Is Going Organic Worth It?
Organic foods have been shown to have up to 56% times more nutrients (vitamins and minerals) than their conventional counterparts. It’s the nutrient density of a food that determines how quickly you fill up.
So what does this mean?
If you eat all organic, you will be full and satisfied on up to 56% LESS FOOD than what you previously needed to eat. You’ll also be far less likely to snack on ‘bad’ foods later in the day as your body will have what it really needs – real nutrition. Less food in equals less fat stored. As long as it’s the right food, that is. I throw that in just so you know I’m not advocating starving yourself as a method for weight loss. That definitely does not work. But back to organic – another point I can’t help but gleefully point out on this is that needing less food will offset the increased cost of going organic.
It’s not necessarily as simple as ‘buying organic’.
Unfortunately, there are people out there who will ride on the wave of health trends and use the word organic without having earned the right (legally, let alone morally) to do so. Sad to say, they do get away with it. Food labeling, and it’s many sneaky tricks, is a whole topic on its own! And I’m not just talking about throwing the word organic around. For example, did you know that food manufacturers are allowed to use the labels ‘fat-free’, ‘low-fat’, and ‘natural’ as part of the title of the product – even if the food itself does not meet that criteria? The word healthy is similarly mis-used. Food labeling laws are simply not strict enough, and if you don’t think to read the nutritional panel, then in nine cases out of 10, you ARE being duped. Sure makes me angry. How about you? Thankfully nutritional panels are now legally required in the US, in Australia and as far as I know, in the UK.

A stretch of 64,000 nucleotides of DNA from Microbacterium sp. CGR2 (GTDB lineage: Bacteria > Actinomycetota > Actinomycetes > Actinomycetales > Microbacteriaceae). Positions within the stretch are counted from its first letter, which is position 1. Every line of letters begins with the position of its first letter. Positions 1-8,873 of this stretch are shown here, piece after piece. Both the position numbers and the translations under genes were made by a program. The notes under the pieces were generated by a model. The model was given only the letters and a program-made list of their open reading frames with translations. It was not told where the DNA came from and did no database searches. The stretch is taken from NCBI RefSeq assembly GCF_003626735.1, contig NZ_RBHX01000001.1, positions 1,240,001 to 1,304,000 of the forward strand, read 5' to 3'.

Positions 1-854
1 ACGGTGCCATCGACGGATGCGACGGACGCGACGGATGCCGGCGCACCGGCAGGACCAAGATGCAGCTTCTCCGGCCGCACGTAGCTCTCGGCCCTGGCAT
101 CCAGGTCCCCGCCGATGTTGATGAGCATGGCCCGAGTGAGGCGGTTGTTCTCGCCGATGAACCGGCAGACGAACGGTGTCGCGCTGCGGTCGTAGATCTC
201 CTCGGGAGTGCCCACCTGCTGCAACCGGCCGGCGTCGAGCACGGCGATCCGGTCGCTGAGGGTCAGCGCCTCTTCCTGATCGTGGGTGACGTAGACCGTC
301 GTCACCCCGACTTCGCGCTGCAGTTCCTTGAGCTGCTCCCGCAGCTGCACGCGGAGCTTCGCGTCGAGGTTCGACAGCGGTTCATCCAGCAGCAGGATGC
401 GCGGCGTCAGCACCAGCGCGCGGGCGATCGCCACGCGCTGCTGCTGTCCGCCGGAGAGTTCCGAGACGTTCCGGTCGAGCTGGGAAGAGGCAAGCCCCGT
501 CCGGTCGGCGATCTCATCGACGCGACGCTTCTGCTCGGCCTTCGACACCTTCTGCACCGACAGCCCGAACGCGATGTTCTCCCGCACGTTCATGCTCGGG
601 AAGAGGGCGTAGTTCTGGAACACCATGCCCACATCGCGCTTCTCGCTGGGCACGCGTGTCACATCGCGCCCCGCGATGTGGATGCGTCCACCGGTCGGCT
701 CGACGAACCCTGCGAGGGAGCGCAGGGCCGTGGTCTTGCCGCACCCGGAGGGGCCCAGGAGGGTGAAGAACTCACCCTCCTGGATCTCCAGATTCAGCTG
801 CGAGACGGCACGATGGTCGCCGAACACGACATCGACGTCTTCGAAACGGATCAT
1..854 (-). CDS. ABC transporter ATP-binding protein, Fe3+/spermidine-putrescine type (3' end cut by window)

Okay, there I’ve gone, off on another rant. Forgive me.
Let’s come back to the main topic at hand – knowing what to look for when choosing organic produce. The long and short of it is that you need to look for the words ‘certified organic’. According to a rule published in the US Federal Register in 1999, meat and poultry must be certified as ‘organic’ and approved by the US Department of Agriculture’s Food Safety and Inspection Service. Certified meat should have “no antibiotics, no growth hormones and the animals have to be fed 100% organic feed. Similar laws now exist in Australia and the UK.
When shopping for quality organic foods, look for the following certification symbols:
In the US:
Worth the effort? It’s your health. Your body. Your life. You decide.
Life is Now: Press Play.